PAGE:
That is not what I read at Riesz's lemma, but maybe it amounts to that in Hilbert spaces; anyway seems a bit heavy for the finite dimensional case. I did interpret $M^\perp$ as in your second expression. Finally for your last remark (strict inequality), I don't think that limit argument would do, since it would only give $(e_i,y_0)\geq0$, which is not enough for $y_0\in\mathrm{Int}P$. On the other hand my argument is not quite good either, as adding open balls destroyes convexity of $\mathrm{Int}P$. – Marc van Leeuwen Feb 11 '12 at 14:10
Please read my first comment carefully. I am not critcising your answer, which is perfect. I am commenting on my own failed attempt to do this more directly starting with $M\cap\mathrm{Int}P=\emptyset$ (which is an easy though weak consequence of $M\cap P=\{0\}$). I thought my frequent mention of $y_0$, which does not occur in your argument, made this obvious. On the other hand my "argument" does not have any $x^*$ in it. I initially thought one could rework your solution to avoid reasoning by contradiction, but it becomes quite ugly, so forget it. My second answer is direct though. – Marc van Leeuwen Feb 13 '12 at 8:43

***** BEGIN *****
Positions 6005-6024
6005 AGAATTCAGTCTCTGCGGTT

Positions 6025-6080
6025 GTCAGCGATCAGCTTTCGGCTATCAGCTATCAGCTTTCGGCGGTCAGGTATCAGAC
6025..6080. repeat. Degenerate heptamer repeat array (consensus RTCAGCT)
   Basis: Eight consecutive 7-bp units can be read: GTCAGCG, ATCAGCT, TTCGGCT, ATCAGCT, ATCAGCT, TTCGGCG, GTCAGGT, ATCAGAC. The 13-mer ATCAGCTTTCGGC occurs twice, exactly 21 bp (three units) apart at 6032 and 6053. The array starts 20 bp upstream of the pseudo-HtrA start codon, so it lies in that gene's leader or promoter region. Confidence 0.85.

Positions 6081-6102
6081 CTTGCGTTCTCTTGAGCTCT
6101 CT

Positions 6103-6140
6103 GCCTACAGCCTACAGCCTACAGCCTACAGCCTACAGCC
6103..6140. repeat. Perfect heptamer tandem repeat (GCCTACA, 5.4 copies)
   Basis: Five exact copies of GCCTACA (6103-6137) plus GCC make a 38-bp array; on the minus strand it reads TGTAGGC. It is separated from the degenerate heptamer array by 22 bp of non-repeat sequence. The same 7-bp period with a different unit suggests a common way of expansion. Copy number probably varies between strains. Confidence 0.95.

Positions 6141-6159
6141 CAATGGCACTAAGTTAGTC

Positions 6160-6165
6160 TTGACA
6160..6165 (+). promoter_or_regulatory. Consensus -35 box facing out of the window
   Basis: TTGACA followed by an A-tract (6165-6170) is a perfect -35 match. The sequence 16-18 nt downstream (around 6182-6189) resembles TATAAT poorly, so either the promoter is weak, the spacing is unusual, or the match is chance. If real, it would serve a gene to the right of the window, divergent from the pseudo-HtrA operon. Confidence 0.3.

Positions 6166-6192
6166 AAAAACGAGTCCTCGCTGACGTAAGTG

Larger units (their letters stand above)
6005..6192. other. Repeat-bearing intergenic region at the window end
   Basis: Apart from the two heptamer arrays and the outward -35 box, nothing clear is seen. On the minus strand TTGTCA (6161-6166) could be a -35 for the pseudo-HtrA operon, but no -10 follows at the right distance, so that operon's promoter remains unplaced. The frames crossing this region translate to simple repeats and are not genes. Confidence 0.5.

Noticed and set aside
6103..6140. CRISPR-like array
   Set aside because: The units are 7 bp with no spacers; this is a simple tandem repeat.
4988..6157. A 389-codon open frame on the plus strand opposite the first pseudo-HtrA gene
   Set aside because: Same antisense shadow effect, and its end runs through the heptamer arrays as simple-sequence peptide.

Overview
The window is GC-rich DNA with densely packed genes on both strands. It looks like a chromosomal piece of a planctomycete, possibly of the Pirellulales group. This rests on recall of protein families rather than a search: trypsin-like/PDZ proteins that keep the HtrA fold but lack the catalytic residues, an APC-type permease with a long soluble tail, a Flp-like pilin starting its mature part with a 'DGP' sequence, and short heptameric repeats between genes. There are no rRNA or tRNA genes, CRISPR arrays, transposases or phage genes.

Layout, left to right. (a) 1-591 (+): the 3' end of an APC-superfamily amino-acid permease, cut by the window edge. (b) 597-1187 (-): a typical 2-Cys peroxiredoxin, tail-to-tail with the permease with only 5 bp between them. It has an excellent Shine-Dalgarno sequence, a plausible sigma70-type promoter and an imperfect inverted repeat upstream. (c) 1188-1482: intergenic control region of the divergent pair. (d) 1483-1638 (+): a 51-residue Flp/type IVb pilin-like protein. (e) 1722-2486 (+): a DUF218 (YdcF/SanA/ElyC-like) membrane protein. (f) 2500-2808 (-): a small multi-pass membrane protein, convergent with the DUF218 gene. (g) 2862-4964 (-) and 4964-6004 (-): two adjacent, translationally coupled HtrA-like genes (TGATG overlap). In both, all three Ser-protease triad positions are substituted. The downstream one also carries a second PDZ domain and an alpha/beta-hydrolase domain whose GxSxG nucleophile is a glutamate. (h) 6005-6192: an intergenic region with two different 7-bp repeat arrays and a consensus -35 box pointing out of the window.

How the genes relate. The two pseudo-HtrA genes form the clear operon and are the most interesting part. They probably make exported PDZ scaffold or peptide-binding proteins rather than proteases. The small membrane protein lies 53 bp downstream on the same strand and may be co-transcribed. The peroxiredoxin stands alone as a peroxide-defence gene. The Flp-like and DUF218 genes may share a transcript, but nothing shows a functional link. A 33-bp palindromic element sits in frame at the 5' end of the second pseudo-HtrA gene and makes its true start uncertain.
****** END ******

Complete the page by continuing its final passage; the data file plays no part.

Based on the comments of my previous answer, I realise that one can simplify the argument considerably. First of all, if $M$ is a hyperplane, then the result is easily proved as follows. One can define $M$ by a linear equation $M=\{(x_1,\ldots,x_n)\in\mathbb R^n\mid x_1a_1+\cdots+a_nx_n=0 \}$ where one can take at least one of the coefficients $a_i$ to be positive. This being so, no other $a_j$ can be non-positive, since otherwise taking $x_i=-a_j$, $x_j=a_i$ and all other coordinates $x_k=0$ would give a non-zero vector in $M\cap P$. But if all $a_j$ are positive, one has $(a_1,\ldots,a_n)\in M^\perp\cap \mathrm{Int}(P)$.

Now what remains is to show that any subspace $M$ intersecting $P$ in $\vec0$ only can be extended to a hyperplane $H$ with the same property, because it then follows that $M^\perp\supseteq H^\perp$ which as we have seen meets $\mathrm{Int}(P)$. Projecting onto $M^\perp$, we need to find an appropriate image for $H$; this needs to be a hyperplane $H'$ of $M^\perp$ that meets the image $\cal C$ of $P$ (by orthogonal projection) only in $\vec0$. But since $P$ meets $M$ only in $\vec0$, its image $\cal C$ is a convex cone that is disjoint from $\mathrm{Int}(-\cal C)$. But the Hahn-Banach separation theorem (on OP's request) provides a linear form that separates $\cal C$ and $\mathrm{Int}(-\cal C)$, and its kernel provides the requested $H'$ (this could also be done using the first part of the lemma in my other answer). Finally take $H=H'\oplus M$.

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I have come up with an elementary proof that only uses Hahn-Banach. I will post it soon... – chango Feb 11 '12 at 9:29